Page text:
Staff File Photo by Patrick Smith/Chattanooga Times Free Press David Snyder crosses Frazier Avenue after riding his bike across the Market Street Bridge.
Tennessee crashed hard in 2009 when it came to bicycle-friendly rankings, but it overcame saddle sores and jumped 19 spots to become the 24th best state for cyclists, according to a national survey.
The League of American Cyclists recently announced its third-annual Bicycle Friendly State rankings, a survey in which the Volunteer State finished 43rd in 2009.
"I'm pleased to see this marked improvement in Tennessee's bicycle-friendly ranking, but there is much work left to do," Tennessee Department of Transportation Commissioner Gerald Nicely said in a news release.
The ranking lists Tennessee as fifth in the nation for 2010 legislation, 11th for programs, 17th for infrastructure, 19th for evaluation, 27th for enforcement and 41st for education.
Alabama held a firm grip on last place overall for the second year in a row, and Georgia tumbled four spots to No. 35.
Based on a 95-item questionnaire that evaluates each state's commitment to bicycling, the rankings chronicle efforts to "target legislative changes, adopt new policies and even start new advocacy groups in order to improve conditions for cyclists," league President Andy Clark said in a news release.
Troy Ivey, president of the Chattanooga Bicycle Club, noticed all of that happening this year. He remembered the Tennessee Department of Transportation's effort to add staff members and programs "devoted to bicycle issues" along with the formation of an independent statewide advocacy group called Bike Walk Tennessee.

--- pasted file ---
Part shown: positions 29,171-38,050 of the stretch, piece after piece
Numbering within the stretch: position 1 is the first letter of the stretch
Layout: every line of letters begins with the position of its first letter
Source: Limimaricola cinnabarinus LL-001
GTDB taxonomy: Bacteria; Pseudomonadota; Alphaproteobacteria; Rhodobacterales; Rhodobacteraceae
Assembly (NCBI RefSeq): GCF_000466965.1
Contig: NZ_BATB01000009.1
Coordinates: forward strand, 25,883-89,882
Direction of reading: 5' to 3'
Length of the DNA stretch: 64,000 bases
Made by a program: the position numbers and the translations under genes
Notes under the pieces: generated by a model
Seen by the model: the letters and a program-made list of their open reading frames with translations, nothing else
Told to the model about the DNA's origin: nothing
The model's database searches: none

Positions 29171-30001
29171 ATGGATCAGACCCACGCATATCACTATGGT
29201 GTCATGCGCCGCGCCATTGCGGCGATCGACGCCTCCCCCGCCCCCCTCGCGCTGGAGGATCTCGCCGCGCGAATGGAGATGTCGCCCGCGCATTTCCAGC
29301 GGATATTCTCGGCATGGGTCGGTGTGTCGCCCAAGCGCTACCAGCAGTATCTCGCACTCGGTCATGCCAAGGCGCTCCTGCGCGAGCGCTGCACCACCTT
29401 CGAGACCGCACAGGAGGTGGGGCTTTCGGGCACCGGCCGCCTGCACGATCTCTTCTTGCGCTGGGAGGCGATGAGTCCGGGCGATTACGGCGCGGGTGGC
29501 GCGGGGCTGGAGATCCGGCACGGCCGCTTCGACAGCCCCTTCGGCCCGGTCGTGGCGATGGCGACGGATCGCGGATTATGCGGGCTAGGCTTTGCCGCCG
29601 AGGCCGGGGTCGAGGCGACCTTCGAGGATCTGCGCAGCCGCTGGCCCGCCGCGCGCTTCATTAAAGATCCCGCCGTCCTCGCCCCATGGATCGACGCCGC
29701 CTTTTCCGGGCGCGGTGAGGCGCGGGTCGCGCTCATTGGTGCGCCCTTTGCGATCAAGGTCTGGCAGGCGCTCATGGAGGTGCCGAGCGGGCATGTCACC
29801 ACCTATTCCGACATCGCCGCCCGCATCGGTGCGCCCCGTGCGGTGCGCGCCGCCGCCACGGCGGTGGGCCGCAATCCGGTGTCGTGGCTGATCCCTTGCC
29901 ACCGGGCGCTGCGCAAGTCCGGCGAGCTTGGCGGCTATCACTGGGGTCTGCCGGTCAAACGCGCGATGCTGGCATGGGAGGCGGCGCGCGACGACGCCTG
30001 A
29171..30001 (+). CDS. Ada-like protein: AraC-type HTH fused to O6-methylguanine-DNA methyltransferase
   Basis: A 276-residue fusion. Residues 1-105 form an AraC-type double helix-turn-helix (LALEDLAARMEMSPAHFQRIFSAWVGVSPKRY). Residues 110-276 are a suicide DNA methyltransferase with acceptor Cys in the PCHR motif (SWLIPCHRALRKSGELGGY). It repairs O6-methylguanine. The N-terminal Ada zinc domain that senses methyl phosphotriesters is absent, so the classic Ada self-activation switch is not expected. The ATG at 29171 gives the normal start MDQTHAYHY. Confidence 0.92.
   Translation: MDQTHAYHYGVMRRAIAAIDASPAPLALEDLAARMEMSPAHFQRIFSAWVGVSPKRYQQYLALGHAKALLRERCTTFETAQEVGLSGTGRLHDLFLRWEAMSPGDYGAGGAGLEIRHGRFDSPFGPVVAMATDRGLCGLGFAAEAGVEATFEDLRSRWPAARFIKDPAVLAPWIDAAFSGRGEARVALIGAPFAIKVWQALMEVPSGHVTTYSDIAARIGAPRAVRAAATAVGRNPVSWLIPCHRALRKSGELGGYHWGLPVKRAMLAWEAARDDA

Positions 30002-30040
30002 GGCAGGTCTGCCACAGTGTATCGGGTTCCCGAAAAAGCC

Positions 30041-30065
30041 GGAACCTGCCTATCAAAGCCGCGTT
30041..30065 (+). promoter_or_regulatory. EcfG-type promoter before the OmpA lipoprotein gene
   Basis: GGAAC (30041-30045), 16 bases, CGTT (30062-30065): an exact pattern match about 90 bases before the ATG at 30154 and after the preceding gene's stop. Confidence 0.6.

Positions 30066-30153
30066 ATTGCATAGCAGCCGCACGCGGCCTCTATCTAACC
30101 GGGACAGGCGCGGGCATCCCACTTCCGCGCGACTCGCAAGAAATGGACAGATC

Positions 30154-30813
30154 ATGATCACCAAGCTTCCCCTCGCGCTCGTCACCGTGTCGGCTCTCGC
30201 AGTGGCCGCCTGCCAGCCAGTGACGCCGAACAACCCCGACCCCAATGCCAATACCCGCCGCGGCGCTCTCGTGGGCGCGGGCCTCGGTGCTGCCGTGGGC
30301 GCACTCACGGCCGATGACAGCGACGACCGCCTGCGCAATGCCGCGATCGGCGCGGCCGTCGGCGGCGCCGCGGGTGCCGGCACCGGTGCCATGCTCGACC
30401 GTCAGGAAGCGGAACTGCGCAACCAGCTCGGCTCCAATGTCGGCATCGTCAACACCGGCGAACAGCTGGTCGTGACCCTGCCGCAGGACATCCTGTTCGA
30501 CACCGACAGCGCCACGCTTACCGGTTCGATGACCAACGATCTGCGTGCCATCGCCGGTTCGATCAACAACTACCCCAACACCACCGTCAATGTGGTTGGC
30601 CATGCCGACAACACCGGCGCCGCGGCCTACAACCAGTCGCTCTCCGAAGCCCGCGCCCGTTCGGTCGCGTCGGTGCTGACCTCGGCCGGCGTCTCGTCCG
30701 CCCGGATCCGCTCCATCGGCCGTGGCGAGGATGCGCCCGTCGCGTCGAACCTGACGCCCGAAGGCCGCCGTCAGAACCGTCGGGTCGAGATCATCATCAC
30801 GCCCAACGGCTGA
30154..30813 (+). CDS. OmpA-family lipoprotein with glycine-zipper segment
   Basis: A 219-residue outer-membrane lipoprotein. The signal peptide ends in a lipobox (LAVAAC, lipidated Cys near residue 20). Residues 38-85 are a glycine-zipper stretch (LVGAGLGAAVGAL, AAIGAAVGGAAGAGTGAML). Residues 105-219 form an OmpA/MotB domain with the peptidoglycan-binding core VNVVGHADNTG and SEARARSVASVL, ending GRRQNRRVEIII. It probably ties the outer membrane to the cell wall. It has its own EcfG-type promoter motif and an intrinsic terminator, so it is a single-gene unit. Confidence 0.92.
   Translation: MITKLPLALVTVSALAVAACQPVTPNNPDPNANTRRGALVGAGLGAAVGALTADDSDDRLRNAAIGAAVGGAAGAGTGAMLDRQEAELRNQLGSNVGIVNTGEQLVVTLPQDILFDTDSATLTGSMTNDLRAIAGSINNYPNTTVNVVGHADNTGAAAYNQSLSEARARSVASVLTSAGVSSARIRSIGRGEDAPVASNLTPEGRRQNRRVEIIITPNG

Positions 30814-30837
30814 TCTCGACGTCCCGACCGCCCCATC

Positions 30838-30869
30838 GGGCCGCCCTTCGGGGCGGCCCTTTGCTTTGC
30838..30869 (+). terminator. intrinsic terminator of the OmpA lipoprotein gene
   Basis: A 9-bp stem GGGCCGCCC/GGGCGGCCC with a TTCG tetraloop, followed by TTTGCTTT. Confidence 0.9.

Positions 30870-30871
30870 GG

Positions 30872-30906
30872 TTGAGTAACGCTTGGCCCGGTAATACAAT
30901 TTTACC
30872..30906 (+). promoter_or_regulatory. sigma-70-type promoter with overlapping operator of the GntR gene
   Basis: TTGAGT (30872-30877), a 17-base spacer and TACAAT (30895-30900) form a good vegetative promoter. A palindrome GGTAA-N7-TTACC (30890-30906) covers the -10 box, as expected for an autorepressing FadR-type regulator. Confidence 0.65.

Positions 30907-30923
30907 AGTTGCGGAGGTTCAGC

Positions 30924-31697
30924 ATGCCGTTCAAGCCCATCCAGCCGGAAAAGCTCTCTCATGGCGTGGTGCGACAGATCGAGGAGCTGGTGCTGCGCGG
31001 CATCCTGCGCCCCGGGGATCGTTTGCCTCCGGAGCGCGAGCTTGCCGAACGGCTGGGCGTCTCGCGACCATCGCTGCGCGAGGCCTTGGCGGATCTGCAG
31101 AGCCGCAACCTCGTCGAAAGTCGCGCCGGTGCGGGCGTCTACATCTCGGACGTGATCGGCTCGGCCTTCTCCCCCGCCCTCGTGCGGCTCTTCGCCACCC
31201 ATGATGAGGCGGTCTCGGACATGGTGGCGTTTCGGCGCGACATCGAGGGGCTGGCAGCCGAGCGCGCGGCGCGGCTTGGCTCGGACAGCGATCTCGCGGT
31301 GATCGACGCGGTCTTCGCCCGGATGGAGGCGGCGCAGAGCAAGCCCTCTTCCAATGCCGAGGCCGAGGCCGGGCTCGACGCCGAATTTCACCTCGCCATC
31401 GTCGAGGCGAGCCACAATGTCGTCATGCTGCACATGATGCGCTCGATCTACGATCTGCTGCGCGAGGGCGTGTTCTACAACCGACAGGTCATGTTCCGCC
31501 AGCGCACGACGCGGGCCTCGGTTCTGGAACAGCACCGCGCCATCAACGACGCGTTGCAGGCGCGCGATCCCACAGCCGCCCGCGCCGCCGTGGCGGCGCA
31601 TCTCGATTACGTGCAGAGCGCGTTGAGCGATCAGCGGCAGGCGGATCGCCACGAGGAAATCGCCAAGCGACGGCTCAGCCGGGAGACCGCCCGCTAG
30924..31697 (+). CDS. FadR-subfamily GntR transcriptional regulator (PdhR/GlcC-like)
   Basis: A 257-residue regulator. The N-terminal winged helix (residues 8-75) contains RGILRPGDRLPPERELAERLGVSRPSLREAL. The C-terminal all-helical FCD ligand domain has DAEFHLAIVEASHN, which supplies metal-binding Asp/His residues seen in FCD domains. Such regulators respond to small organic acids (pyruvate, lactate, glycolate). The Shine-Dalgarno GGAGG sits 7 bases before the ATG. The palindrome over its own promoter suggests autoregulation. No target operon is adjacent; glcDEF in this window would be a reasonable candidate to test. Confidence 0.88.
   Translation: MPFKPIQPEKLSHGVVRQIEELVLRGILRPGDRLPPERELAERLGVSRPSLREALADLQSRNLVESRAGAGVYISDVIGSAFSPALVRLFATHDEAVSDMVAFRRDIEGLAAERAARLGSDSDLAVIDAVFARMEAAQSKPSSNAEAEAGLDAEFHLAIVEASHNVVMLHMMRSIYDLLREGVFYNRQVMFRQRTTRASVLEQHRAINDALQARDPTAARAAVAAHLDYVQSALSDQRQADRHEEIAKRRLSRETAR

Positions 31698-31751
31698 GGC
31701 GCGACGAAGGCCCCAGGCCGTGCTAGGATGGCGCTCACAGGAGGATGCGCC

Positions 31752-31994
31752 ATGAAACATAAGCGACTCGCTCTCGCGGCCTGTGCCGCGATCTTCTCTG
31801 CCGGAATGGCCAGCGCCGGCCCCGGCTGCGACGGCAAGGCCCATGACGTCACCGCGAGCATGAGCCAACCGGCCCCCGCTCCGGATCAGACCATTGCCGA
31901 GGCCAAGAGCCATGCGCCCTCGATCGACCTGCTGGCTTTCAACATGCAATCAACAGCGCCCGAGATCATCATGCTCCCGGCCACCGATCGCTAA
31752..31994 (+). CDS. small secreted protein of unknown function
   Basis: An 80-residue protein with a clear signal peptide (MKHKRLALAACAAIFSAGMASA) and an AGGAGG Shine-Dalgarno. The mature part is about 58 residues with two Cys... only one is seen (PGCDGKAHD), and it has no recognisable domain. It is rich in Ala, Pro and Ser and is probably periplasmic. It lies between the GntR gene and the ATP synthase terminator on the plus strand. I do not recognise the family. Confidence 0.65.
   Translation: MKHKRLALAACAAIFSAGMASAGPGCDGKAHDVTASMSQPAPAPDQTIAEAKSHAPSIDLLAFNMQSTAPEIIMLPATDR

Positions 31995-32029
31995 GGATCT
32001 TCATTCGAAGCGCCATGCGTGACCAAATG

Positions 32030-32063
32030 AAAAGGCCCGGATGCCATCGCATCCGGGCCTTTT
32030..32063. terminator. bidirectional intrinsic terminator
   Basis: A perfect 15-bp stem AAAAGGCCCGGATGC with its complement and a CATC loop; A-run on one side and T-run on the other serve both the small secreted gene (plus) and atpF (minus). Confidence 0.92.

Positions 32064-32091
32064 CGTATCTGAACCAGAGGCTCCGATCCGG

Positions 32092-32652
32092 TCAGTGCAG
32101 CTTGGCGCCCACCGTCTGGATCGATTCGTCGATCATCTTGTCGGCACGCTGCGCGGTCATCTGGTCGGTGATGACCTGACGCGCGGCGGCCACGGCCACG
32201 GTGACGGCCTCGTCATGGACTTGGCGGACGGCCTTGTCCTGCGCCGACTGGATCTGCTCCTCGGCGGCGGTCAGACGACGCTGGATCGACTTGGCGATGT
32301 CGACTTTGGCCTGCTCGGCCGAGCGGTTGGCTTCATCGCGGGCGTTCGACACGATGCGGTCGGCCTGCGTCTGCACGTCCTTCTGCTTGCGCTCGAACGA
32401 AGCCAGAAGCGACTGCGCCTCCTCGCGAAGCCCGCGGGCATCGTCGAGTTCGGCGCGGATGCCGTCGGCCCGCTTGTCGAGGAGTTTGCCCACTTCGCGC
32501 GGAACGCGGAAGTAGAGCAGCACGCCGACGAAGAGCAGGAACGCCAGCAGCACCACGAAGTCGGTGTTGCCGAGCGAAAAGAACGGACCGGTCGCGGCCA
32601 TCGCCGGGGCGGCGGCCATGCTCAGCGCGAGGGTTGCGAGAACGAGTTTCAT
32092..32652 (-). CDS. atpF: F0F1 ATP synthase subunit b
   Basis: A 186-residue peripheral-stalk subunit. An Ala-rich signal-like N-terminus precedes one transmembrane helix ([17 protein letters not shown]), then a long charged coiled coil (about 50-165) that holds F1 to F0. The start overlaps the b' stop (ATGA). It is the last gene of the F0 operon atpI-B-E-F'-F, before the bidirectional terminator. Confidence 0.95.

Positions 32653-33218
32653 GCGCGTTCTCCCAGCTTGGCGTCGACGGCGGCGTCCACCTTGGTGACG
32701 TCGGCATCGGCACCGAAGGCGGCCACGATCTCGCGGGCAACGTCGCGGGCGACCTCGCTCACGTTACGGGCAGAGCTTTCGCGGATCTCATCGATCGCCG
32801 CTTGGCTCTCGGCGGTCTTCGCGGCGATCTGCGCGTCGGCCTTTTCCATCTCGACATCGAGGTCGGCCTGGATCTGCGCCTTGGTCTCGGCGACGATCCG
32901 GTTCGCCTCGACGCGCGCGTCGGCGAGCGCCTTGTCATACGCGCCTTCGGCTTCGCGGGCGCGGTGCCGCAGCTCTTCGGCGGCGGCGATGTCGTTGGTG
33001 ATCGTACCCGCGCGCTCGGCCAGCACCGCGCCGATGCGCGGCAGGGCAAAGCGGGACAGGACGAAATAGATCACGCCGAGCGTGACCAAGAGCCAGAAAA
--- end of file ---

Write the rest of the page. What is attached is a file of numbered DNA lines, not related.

"Those two small things made a difference," Mr. Ivey said.
He said 10 to 15 states, with Washington leading the way for a third straight year, are "clearly ahead of the pack" in terms of supporting cyclists. When asked how Tennessee could join that club, Mr. Ivey pointed to improving education on how to share the road.
"We'd like to make sure motorists are driving defensively, treating us just like any other slowly moving vehicle," Mr. Ivey said. "For us, we need to understand the rights of the road come with knowing about that car over that next hill, over that next curve."
The state official responsible for those lessons agreed.
"Clearly one area where improvement is needed is educating the public about safe bicycling and driving practices," Mr. Nicely said.
The numbers arrived at the same time as "Bike to Work Week" and the international "Ride of Silence," which is an annual ride that honors all cyclists who have been killed or injured while riding on public roads.
About 150 cyclists quietly traveled through downtown Chattanooga on May 19.
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